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GRAPEVINE — U.S. Sen. Ted Cruz, R-Texas, was ticking through his hopes for Congress this year in front of a Tea Party group here Saturday when one of his comments drew a sarcastic retort from the audience.
“I believe we will get tax reform done,” Cruz said.
“In my lifetime?” a man blurted out.
Cruz, not missing a beat, responded with his own question: “How old are you?”
It was a lighthearted but revealing moment in a weekend where Cruz, in a pair of appearances before influential conservative groups, sought to explain — and, in some cases, distance himself from — congressional Republicans’ dismal track record under President Donald Trump. At times, it felt as if Cruz was discussing an institution he hasn’t been a part of for the last four years.
“Am I the only one here frustrated with Congress?” Cruz asked the audience at both events, each time receiving a loud chorus of “no”s in return.
"Look, we got a unique opportunity,” Cruz said Friday night in Tyler, addressing Grassroots America We the People. “We have a Republican Congress, Republican heads of every agency, Republican majorities in both houses of Congress, and we ain't doing diddly squat."
A day later in Grapevine, where he was talking to the NE Tarrant Tea Party, Cruz continued to pan Congress' performance as he segued from a discussion of the recent hurricanes that have struck Texas, Florida and Puerto Rico.
"Shifting from one disaster to another," Cruz said, "let's talk about Congress."
Cruz, of course, has grown accustomed to railing against Congress — both Democrats and Republicans — since he arrived in the Senate four years ago at the start of President Barack Obama's second term. But he found himself in a different position this weekend: seeking to channel his core supporters’ rage at congressional inaction under a Republican president, despite his efforts to be a team player in the opening several months of the Trump era.
“As frustrated as y’all are, I’m sitting there everyday!” Cruz said in Grapevine. “I’m banging my head into this everyday.”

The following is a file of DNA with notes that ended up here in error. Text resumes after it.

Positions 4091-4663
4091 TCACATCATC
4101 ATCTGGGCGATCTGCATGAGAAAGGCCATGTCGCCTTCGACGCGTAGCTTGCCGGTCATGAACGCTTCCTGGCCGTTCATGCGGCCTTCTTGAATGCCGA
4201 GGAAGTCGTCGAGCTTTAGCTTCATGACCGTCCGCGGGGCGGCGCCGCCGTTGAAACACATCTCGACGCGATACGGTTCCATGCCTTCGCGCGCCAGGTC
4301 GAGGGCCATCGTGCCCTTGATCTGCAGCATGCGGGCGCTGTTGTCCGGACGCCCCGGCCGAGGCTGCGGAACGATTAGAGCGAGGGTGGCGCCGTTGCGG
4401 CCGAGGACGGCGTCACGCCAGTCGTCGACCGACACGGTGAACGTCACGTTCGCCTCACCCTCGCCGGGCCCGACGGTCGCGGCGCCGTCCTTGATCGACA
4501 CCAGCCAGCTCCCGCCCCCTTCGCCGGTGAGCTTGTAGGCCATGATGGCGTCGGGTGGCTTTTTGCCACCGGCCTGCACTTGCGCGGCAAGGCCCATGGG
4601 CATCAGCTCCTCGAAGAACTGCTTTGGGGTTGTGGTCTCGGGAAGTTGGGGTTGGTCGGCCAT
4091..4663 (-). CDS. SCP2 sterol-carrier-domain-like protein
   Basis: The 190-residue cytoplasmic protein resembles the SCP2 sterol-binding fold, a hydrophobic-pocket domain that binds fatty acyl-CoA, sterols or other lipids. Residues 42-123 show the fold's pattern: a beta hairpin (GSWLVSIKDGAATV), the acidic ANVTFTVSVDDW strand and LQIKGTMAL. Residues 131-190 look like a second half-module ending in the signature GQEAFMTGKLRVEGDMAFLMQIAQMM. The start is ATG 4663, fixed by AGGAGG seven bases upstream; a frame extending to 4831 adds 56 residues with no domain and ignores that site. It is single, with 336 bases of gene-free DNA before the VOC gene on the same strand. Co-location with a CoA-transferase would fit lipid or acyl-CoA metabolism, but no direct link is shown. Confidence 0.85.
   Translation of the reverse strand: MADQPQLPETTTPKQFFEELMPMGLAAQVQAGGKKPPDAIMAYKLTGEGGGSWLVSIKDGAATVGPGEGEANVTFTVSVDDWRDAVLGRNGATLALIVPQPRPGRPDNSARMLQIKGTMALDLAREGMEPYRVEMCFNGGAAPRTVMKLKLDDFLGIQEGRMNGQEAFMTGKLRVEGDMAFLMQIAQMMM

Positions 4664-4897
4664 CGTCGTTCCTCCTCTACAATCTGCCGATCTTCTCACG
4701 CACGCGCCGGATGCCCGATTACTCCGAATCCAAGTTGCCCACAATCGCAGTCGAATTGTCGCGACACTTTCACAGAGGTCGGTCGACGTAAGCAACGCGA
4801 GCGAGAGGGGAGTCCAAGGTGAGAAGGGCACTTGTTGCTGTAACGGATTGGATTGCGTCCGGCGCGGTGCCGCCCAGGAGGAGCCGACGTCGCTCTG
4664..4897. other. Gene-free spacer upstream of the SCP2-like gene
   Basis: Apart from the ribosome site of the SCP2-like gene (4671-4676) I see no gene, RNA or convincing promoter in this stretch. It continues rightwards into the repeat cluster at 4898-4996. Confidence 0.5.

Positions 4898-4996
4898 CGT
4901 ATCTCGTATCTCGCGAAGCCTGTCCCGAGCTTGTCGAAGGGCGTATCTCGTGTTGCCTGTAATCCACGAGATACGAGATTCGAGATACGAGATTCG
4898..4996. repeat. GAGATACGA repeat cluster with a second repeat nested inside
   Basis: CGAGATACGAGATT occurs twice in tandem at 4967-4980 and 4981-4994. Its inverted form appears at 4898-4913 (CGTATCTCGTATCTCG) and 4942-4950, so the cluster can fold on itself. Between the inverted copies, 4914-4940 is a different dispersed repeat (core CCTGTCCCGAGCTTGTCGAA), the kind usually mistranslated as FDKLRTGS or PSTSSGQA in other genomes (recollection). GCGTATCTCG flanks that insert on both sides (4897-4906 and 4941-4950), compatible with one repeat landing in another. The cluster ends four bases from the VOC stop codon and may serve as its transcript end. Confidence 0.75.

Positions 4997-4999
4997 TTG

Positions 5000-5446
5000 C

The most glaring shortcoming of GOP lawmakers, particularly in the Senate, has been their failure to repeal Obama's 2010 health care law, a promise central to Cruz's insurgent 2012 campaign, his time in the upper chamber and his unsuccessful 2016 presidential bid. Cruz voted for the Senate repeal plan that fell one vote of short passing earlier this year but had not been a "yes" yet on another, last-ditch proposal when it flamed out last week.
In Grapevine, when asked about the health care debacle, Cruz recalled how he had to immediately leave the Senate floor when the first bill failed, concerned he would say something inappropriate if he stuck around. Regarding the second bill, Cruz acknowledged having reservations with it but contended he wasn’t decisive in killing it. “Ultimately what happened is the votes collapsed elsewhere,” Cruz said.
Cruz made the case that he is still seeking to be a constructive force on Obamacare repeal, revealing that he's reconvening next week with a working group on the issue that he first assembled earlier this year. The group plans to "see if we can put together a bill building from the bottom up that will get 50 votes," Cruz said, offering no promise of success.